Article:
The concept of justice has always intrigued me. Even more interesting is the way that justice is dispensed throughout the world.
England and Wales practice English law. This system is based on common law that, as defined by Wikipedia, “is determined by judges sitting in courts applying common sense and knowledge of legal precedent to the facts before them.”
In Mexico, criminal defendants are considered guilty until proven innocent. Fortunately for the accused, there is no death penalty in Mexico, or most Latin American countries for that matter.
Then there’s the unforgiving and brutal approach to justice commonly known as sharia law (or Islamic law). Practiced in varying degrees in places like Iran, Saudi Arabia, Pakistan, Indonesia and Nigeria, offenses such as petty theft can result in amputation of hands and feet while more “egregious” crime such as adultery and highway robbery can end in execution.
When you compare those institutions against the one we have access to here in the United States, I think it’s pretty safe to say ours is the best in the world. Every individual, no matter what the offense, is entitled to representation and has the opportunity to have his or her case heard by a peer-based jury with oversight from an impartial judge.
If you happened to read my previous blog titled “Juror No. 3”, you might recall that I was called to jury duty last month for the second time in 10 years. The defendant was convicted on two accounts that stemmed from a firearm incident. The combined sentence was 50 years.
One of the most interesting things that happened during the process occurred moments after the final verdict and sentence was read. As the defendant was being placed in handcuffs, he became noticeably agitated. He started talking to the security guard and his attorney. Then, another juror noticed, he started pointing at one of the jurors. As he was escorted out, the defense attorney asked to speak with the judge and the state prosecutors. They then asked the youngest juror (still in his teens) to step into the judge’s chambers.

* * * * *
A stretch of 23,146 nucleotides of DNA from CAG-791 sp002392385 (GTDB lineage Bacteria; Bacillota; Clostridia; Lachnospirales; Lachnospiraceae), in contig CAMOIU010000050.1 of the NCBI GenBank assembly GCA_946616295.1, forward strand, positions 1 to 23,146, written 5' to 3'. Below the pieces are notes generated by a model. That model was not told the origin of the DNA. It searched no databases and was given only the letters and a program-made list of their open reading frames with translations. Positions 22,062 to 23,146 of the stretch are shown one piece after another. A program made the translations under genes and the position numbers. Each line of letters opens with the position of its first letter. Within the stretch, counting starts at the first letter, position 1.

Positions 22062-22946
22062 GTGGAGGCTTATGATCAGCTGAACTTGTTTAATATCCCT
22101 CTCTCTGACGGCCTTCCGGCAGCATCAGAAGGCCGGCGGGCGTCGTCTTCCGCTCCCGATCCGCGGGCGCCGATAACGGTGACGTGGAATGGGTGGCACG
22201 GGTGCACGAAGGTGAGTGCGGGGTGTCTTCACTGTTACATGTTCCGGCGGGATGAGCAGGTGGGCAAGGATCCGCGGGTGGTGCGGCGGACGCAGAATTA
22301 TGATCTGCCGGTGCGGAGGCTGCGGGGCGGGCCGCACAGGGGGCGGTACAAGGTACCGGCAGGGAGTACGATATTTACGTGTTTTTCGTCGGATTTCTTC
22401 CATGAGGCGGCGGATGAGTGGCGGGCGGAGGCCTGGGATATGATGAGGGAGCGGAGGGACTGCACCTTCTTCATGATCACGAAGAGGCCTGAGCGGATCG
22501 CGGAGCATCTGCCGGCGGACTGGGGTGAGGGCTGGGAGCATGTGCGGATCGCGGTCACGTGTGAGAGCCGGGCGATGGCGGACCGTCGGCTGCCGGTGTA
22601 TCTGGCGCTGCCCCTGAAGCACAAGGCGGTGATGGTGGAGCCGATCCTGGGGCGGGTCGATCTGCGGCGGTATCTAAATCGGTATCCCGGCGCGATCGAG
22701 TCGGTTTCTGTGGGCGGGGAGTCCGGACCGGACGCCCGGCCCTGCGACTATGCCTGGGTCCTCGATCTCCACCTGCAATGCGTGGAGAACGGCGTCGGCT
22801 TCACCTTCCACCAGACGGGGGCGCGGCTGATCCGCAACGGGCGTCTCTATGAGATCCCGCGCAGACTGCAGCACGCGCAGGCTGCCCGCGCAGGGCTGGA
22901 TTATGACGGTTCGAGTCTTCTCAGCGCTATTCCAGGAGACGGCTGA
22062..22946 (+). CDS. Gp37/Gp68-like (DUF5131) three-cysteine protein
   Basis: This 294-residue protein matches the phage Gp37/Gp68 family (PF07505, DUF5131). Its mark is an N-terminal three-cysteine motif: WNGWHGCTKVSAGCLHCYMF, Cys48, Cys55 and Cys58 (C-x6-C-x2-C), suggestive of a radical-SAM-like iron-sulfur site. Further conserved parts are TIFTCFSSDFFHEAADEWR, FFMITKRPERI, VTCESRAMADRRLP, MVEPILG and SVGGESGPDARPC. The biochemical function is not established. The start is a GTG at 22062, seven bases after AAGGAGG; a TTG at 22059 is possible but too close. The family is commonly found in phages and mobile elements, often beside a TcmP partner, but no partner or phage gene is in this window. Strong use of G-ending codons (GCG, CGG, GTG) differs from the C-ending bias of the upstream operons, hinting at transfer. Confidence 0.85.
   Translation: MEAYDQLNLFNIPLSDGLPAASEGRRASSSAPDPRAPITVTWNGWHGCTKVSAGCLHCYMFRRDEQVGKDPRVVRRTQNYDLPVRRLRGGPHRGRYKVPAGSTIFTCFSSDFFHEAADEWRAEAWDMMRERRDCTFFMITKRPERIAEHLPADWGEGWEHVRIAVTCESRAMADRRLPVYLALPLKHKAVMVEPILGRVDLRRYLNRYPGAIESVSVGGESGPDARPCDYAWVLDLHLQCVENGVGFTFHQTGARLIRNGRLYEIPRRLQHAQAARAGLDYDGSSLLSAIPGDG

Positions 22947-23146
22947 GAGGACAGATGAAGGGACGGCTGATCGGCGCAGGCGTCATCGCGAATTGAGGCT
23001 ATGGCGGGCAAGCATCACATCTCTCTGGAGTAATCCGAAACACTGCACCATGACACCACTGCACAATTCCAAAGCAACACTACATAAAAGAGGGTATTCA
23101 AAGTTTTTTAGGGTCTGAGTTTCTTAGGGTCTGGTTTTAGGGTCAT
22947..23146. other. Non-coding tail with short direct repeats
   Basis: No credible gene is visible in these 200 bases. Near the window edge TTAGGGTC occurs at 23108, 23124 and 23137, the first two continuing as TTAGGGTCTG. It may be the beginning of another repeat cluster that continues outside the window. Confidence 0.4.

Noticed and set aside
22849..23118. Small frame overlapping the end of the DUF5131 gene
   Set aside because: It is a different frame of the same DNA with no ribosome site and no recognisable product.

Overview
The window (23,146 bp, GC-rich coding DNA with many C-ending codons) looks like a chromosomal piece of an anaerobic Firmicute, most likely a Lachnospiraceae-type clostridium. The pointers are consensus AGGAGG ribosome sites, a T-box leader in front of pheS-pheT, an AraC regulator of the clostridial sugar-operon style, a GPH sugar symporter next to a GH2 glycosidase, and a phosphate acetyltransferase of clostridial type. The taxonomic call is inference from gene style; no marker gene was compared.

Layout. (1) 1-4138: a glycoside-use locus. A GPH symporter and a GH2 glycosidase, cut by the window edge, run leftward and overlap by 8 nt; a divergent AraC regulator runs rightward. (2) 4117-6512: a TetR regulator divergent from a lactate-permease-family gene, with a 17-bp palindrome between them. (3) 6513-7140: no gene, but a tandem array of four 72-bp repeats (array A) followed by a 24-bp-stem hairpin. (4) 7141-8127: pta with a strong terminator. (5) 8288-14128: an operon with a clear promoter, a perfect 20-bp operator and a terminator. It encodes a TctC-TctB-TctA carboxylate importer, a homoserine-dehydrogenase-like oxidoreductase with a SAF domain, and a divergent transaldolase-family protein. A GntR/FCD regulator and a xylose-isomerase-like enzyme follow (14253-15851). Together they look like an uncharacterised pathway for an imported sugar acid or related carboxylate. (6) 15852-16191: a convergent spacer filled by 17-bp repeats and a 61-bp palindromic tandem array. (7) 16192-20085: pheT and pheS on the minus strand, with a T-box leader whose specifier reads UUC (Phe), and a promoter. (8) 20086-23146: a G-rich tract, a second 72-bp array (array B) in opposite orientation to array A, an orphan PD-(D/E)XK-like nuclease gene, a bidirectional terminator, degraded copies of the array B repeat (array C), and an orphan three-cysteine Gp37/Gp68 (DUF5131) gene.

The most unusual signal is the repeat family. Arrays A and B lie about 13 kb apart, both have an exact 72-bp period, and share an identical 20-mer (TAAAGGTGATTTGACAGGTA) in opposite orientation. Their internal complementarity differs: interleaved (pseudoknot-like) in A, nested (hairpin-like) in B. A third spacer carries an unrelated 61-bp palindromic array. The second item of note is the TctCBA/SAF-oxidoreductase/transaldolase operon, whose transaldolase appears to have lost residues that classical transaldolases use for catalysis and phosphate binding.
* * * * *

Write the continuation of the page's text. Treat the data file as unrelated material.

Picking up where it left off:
We didn’t find out for sure until later, but our speculation of what had happened turned out to be true. The defendant had thrown a proverbial “Hail Mary” pass by claiming that he knew one of the jurors. The juror denied knowing the defendant and the trial was effectively over.
It wasn’t until hearing Pastor Joe Cook (my pastor at Hope Church here in Broken Arrow, Okla.) preach two Sundays back about the final words of Christ that I realized the amazing similarity between what the defendant in our case tried to do and something that happened on the cross.
Most people familiar with the Easter story will remember the two thieves who were hanging on crosses to the left and right of Jesus (as described in Luke 23:32-43). After one of the men hurled insults at the Son of God (v. 39), the other gave a passionate defense on His behalf (v. 40).
He then turned to the Christ and uttered these oft-quoted words: “Jesus, remember me when You come into Your kingdom.” (v. 42, HCSB)
It’s hard to say what was the thief’s motivation. Some argue he had seen the light and was sincere in his cry for help, but let’s be real here. Just like the defendant that I helped put in prison, this man was probably making a last gasp effort to be rescued from his death sentence.